WRC Factory Investigation Update: Thai Garment Export
|To:||Primary Contacts, WRC Affiliate Colleges and Universities|
|Date:||January 19, 2010|
|Re:||WRCFactory Investigation Update: Thai Garment Export|
The WRC has investigated allegations of anti-union discrimination in a major layoff last year at the Thai Garment Export factory in Samut Sakhorn, Thailand. A detailed update on these developments and the WRC’s work with the factory’s management and worker representatives may be found here.
Thai Garment is a factory where a 2007 WRC investigation secured significant improvements in respect for women’s rights and freedom of association. While our investigation this time did not find that anti-union discrimination was a significant factor in the recent layoff, the WRC did conclude that the process by which the layoff was conducted – particularly with regard to consultations with worker representatives – failed to meet accepted international standards of good practice for economic retrenchments.
As is too often the case in such situations, factory management, by neglecting to communicate or consult adequately with workers and their representatives prior to and during the layoff, fueled speculation that the retrenchment was motivated by anti-union animus. Although the WRC did not find that the layoff deliberately targeted union members, it was clear that the process by which it was conducted was highly subjective and prone to abuse. To the factory’s credit, however, the WRC also found that the severance benefits that Thai Garment offered to affected workers exceeded the minimum requirements under Thai labor law.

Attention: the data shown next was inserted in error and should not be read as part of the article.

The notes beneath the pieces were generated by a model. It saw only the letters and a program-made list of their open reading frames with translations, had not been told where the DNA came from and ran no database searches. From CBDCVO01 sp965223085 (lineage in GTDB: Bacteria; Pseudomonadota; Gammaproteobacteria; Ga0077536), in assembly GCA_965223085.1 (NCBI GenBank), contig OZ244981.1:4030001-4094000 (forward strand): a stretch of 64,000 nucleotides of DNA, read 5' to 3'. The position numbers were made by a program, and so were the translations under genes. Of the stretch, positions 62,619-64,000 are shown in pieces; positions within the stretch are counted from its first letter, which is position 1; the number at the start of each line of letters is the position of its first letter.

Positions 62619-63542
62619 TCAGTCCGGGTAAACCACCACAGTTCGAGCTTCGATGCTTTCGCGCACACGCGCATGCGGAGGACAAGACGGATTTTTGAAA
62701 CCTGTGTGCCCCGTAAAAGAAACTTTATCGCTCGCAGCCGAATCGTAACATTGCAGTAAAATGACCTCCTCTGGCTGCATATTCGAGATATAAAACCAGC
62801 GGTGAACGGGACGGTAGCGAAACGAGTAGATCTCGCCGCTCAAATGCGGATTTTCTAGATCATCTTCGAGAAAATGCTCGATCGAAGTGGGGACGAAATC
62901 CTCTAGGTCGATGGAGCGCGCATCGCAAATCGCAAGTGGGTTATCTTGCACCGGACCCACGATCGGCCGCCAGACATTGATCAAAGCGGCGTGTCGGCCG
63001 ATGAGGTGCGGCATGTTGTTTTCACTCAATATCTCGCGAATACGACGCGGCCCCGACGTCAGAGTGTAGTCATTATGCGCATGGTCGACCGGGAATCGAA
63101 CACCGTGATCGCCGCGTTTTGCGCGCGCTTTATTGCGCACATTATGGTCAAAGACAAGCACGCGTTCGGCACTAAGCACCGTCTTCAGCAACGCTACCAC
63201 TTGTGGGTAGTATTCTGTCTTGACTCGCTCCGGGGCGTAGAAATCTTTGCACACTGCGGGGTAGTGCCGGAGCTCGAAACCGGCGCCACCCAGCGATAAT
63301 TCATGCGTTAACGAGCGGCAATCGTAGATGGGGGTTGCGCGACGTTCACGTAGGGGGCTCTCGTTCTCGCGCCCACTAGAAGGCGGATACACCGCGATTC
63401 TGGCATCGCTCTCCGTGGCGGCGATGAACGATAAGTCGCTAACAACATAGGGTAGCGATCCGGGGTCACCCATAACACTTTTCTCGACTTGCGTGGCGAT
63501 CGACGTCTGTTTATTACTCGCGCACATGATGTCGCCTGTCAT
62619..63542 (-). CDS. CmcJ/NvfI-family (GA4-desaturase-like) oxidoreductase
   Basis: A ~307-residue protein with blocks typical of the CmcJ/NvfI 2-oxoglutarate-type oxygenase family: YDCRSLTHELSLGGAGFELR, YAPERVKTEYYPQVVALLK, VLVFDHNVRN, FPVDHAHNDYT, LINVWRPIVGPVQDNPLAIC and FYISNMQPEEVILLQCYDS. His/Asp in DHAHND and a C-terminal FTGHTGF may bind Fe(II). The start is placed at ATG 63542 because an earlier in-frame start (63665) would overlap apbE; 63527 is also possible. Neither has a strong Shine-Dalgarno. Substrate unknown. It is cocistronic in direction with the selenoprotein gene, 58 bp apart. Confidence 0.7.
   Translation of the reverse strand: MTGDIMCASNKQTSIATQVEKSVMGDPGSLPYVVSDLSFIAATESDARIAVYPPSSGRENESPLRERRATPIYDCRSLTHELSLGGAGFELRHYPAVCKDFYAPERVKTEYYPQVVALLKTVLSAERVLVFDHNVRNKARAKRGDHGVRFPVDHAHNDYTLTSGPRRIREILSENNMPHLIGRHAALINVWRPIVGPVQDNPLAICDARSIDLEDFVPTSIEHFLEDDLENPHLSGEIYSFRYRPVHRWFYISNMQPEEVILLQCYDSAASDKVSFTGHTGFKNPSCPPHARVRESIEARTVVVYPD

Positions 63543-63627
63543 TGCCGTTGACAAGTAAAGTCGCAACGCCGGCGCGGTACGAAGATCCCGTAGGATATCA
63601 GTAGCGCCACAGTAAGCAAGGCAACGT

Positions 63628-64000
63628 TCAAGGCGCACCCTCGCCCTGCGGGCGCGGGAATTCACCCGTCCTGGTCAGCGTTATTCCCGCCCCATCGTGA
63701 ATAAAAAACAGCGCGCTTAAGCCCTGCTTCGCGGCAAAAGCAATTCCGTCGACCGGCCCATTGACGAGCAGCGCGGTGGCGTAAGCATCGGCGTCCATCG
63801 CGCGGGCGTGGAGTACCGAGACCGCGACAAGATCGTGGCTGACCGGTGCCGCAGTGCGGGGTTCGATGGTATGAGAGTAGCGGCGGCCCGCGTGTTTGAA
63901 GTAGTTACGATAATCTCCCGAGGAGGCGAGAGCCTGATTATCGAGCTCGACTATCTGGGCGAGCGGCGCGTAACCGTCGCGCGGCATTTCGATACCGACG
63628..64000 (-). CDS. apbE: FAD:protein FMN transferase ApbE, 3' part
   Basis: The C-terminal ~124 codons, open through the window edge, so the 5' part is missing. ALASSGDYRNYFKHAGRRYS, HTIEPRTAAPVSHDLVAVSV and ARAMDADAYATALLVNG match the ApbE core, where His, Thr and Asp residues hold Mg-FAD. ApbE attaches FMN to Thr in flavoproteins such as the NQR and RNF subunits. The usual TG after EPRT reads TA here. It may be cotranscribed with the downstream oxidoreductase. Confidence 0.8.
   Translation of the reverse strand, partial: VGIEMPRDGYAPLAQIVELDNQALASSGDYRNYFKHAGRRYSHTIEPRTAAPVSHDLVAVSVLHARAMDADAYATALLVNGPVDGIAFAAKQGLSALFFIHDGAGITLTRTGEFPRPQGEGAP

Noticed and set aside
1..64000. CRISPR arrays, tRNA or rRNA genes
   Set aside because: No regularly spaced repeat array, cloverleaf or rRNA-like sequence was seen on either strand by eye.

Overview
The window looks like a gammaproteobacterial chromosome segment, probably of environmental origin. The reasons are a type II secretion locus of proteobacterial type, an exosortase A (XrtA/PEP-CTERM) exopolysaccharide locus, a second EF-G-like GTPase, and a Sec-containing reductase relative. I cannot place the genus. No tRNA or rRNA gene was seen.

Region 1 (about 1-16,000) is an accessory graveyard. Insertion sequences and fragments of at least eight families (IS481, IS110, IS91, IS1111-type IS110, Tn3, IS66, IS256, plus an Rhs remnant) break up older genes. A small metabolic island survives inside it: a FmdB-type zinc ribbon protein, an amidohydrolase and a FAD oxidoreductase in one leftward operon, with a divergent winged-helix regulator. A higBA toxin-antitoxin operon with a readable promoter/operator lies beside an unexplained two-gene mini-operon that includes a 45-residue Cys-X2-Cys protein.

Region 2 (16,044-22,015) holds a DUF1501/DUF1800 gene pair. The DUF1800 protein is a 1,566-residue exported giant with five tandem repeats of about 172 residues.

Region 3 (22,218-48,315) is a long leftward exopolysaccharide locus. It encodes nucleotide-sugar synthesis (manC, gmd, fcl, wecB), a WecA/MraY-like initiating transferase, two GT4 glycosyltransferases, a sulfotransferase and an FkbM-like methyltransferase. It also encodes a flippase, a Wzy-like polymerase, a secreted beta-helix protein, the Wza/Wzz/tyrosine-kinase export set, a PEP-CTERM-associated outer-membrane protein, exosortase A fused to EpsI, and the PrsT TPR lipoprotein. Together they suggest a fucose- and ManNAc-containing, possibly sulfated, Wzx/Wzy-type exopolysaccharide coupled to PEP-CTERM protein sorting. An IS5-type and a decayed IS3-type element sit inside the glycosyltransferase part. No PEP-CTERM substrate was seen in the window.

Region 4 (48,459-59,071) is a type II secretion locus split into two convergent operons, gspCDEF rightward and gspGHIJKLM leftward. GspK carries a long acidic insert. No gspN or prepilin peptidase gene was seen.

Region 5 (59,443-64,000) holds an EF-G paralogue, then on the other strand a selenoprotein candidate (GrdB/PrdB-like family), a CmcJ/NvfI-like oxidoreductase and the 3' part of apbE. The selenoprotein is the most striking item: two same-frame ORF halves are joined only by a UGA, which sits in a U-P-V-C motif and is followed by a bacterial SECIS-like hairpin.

To promote greater fairness in the retrenchment process, the WRC recommended, and Thai Garment agreed to, a process by which workers chosen for layoff could appeal their selections. While only a small number of laid-off workers ultimately elected to pursue such an appeal, the few who did were all successfully reinstated at the factory. On a further positive note, as orders have increased in recent months, the factory has recalled a significant number of the laid-off employees. Union members make up a sizeable portion of the workers who have been rehired, and there have been no allegations of anti-union discrimination in this process.
These developments, significant among them the appeal process implemented at the recommendation of the WRC, have begun to repair the factory’s previously-strained labor relations. The WRC will continue to monitor developments at Thai Garment and, if needed, to report further on this case to the university community.